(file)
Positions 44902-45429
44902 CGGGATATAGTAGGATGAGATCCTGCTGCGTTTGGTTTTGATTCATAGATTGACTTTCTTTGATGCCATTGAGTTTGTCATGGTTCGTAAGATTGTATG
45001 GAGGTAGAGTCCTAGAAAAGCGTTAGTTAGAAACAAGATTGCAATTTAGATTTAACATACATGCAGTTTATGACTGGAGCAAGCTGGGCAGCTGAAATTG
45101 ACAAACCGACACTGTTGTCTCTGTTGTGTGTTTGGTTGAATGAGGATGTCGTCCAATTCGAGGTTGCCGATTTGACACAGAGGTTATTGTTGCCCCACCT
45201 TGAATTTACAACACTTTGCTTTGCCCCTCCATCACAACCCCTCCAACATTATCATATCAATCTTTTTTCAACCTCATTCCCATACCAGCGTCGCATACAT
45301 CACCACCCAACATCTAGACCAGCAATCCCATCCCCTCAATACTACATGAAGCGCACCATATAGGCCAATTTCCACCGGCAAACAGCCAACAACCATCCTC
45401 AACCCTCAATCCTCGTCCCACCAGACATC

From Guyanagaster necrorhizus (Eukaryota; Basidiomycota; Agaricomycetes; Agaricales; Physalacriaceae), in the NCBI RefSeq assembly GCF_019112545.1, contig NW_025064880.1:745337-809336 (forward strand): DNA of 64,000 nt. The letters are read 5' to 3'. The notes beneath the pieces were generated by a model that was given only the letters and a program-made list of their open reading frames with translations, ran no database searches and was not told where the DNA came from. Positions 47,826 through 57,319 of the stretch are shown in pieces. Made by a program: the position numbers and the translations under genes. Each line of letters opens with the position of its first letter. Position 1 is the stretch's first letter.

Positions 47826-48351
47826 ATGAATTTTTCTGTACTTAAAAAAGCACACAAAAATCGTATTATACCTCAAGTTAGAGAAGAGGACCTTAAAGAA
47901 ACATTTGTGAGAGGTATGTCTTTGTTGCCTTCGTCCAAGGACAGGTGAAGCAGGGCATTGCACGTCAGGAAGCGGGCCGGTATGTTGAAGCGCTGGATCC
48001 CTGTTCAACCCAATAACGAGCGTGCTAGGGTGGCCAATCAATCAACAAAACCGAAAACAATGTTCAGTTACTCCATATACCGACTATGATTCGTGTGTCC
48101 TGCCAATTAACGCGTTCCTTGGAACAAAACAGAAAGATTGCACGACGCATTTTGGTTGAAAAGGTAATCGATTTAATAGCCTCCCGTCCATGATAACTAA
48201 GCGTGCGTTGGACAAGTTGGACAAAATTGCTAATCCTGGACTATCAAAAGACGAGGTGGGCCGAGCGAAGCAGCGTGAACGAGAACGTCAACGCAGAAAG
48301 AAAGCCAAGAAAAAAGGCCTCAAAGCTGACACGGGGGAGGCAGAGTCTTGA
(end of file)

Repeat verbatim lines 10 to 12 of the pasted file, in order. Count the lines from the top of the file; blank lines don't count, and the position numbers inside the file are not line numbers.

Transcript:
47826 ATGAATTTTTCTGTACTTAAAAAAGCACACAAAAATCGTATTATACCTCAAGTTAGAGAAGAGGACCTTAAAGAA
47901 ACATTTGTGAGAGGTATGTCTTTGTTGCCTTCGTCCAAGGACAGGTGAAGCAGGGCATTGCACGTCAGGAAGCGGGCCGGTATGTTGAAGCGCTGGATCC
48001 CTGTTCAACCCAATAACGAGCGTGCTAGGGTGGCCAATCAATCAACAAAACCGAAAACAATGTTCAGTTACTCCATATACCGACTATGATTCGTGTGTCC